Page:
Some movies, like last summer’s “Crank,” are an action junkie’s adrenaline rush. The fast and furious pace of the murder, mayhem and destruction that fuels “Wanted” offers much the same jolts of kinetic energy that result in an orgy of non-stop thrills.
Based upon a series of comic books, “Wanted” is devoid of artistic or intellectual pretensions, merrily pursuing an absurdist fantasy of unrestrained violence. Most action pictures delineate the good guys from the bad, but in “Wanted” there’s a sense of ambiguity that leaves certain things in doubt.
The central figure in “Wanted” is a far cry from the traditional comic book hero. Working as an office drone in a drab cubicle, Wesley (James McAvoy) is an unfortunate loser in a dead-end job as an account manager constantly besieged by a harridan boss.
His life is made even more miserable by the fact that his shrewish girlfriend Cathy (Kristen Hager) is sleeping with his best friend and co-worker Barry (Chris Pratt). Addicted to prescription pills for panic attacks, Wesley’s pathetic excuse for an existence might just as well come to an end and save him from a lifetime of prolonged misery.
In fact, this nearly comes to pass when Wesley is at the pharmacy to pick up a new batch of pills, and suddenly finds himself in the middle of a gun battle between the appropriately-named Fox (Angelina Jolie) and a rogue agent named Cross (Thomas Kretschmann).
Fox informs the incredulous Wesley that the father he didn’t know was a member of the ancient order of trained assassins pledged to carry out the unbreakable orders of fate, which are interestingly enough delivered in coded messages from weaving machines in a textile factory.
The drugstore shootout leads to an incredibly wild car chase in the streets of Chicago, eventually ending at a castle that serves as the headquarters for the mysterious group known as the Fraternity.
Wesley soon becomes acquainted with the fact that his heritage is to follow in his father’s footsteps as an assassin.
The Fraternity’s enigmatic leader Sloan (Morgan Freeman) intends to see that Wesley is fully trained to develop lightning-quick reflexes and superhuman agility. Once a nebbish, Wesley undergoes the type of rigorously bloody and violent training that would make military boot camp seem like a day at Disneyland.
The neophyte assassin is pummeled daily by brutes with menacing names like the Butcher, the Exterminator and the Repairman. After a day of being wounded by knives, steel bars and guns, Wesley is healed in a tub of mysterious healing lotions, in order to live for another day of sadistic beatings.
As our hero toughens up, he starts to relish his new life, even exacting revenge on tormentors from his past office job. The training program gets more intense as Wesley learns to ride atop of speeding trains, leaping from car to car as if he were impervious to death.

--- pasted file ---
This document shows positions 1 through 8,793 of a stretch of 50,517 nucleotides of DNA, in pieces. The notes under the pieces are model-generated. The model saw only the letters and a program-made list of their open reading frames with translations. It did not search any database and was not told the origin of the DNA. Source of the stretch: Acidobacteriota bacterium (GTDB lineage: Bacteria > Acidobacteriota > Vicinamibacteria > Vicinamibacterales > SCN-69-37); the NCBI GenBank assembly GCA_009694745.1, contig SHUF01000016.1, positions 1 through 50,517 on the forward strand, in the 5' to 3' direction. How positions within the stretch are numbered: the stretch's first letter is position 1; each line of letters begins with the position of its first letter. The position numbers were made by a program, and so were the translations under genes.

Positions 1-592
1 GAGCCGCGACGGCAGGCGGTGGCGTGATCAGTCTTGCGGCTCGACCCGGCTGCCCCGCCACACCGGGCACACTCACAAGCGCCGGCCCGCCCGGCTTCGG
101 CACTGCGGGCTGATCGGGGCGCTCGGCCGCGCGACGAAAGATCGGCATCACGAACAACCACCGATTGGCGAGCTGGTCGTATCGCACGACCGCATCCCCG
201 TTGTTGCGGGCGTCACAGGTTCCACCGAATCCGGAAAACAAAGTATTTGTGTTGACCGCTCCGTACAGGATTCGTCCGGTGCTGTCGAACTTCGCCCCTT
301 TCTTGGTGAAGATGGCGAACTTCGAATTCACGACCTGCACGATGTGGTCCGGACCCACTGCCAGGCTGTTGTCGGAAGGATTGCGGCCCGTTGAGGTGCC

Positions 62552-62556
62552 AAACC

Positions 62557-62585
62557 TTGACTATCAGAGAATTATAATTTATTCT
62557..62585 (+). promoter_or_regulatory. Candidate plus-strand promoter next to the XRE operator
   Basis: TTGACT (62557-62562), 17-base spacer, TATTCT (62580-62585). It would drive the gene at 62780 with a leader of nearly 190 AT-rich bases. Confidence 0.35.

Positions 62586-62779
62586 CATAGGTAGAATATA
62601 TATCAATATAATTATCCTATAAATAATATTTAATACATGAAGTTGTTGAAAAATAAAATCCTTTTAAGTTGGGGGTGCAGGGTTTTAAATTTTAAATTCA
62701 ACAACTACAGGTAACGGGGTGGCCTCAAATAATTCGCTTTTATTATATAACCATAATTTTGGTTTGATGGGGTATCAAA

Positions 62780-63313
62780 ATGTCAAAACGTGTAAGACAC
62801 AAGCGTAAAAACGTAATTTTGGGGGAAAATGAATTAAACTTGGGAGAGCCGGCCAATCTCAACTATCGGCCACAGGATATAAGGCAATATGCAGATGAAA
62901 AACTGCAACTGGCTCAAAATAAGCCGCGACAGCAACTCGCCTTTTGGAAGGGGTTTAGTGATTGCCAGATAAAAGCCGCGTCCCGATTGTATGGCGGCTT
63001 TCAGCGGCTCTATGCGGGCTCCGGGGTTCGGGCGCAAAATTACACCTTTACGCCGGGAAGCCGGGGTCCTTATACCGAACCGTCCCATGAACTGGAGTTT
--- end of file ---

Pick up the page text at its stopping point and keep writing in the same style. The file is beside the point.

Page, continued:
In one of his first assignments of meting out justice, Wesley is involved in a wild chase to take out a crime boss. One of the most spectacular vehicle stunts involves Wesley maneuvering a speeding vehicle to carry out the assassination on the target’s most vulnerable spot. This crazy scene should not be divulged so as to not spoil its jaw-dropping surprise.
Seemingly ready for the big time, Wesley heads off to Europe to meet with the reclusive Pekwarsky (Terence Stamp), who offers a lead on the villainous Cross.
The European journey sets in motion a series of stunts and violent gun battles that are even more spectacular when occurring on a speeding train through a mountainous region. Slowly, it dawns on Wesley that the intentions of his deadly associates in the Fraternity aren’t quite as noble as first presented.
Sorting out the betrayals allows for a climactic showdown at the Fraternity’s castle that is also spectacular for its explosive action. “Wanted” delights in its aggressive pursuit of bloodlust and violence, offering a mindless enjoyment for fans of unbridled action and fantastic stunts.
DVD RELEASE UPDATE
According to CBS Television, the sci-fi drama series “Jericho” won’t be on the network schedule for a third season. That hasn’t stopped fans from using a Web site to press for renewed life of a defunct franchise.
Meanwhile, “Jericho: The Second Season” was recently released on DVD, including the series finale with an alternative ending that has never been broadcast.
Originally canceled after its premiere season, “Jericho” was brought back to television by a historic groundswell of fan support. Inspired by a line in the first season’s finale, diehard fans sent over 20 tons of nuts to CBS executives in an effort to keep the series on the air.
“Jericho” chronicles what happens when a nuclear mushroom cloud suddenly appears on the horizon and plunges a small Kansas town into chaos, leaving its residents completely isolated and wondering if they’re the only Americans left alive.
If you are wondering what all the fuss is about, then by all means pick up “Jericho: The Second Season” and send a bag of peanuts to CBS.
Tim Riley writes film and television reviews for Lake County News.